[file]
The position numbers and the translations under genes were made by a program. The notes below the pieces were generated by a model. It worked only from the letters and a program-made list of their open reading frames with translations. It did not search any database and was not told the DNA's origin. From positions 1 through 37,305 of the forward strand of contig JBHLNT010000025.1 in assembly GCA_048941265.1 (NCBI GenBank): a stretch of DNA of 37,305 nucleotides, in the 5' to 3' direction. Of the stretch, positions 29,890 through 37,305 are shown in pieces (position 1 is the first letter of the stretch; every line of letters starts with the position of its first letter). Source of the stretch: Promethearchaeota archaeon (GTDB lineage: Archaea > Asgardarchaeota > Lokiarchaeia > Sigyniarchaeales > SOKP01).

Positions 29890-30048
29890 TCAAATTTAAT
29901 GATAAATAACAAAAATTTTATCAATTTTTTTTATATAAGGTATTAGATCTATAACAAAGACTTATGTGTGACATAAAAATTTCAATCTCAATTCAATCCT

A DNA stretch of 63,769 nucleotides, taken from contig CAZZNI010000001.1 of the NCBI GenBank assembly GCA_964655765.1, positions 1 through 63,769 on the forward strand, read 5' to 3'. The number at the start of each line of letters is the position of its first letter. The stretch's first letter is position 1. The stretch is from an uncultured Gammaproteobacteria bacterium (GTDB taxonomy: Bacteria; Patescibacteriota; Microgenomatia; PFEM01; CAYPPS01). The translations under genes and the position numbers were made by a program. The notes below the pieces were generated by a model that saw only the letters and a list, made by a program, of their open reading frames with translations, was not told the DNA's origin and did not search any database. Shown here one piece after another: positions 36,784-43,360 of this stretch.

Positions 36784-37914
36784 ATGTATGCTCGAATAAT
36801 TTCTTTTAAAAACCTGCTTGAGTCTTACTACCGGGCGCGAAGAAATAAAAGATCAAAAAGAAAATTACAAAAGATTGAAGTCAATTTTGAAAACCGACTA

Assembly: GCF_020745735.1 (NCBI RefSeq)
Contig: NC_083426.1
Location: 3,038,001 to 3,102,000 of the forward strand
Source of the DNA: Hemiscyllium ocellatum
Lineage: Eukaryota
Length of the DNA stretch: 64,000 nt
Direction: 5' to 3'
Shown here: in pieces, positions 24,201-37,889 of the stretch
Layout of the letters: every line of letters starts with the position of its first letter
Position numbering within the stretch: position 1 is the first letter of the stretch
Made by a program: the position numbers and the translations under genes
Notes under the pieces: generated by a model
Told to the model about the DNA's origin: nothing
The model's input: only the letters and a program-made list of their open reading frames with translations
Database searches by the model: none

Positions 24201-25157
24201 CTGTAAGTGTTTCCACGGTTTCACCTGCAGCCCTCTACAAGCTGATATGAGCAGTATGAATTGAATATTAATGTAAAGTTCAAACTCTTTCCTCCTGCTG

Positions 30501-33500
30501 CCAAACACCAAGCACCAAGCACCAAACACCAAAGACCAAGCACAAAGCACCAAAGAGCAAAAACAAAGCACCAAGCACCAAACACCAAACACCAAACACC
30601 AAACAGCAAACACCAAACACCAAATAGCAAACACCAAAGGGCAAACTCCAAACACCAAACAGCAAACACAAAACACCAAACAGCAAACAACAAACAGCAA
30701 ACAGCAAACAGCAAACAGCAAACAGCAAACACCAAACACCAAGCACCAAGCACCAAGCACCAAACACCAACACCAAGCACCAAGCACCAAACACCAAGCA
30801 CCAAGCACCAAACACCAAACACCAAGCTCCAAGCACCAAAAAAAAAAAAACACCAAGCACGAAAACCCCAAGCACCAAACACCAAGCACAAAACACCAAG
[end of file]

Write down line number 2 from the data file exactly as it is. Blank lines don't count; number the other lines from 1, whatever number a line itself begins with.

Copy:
Positions 29890-30048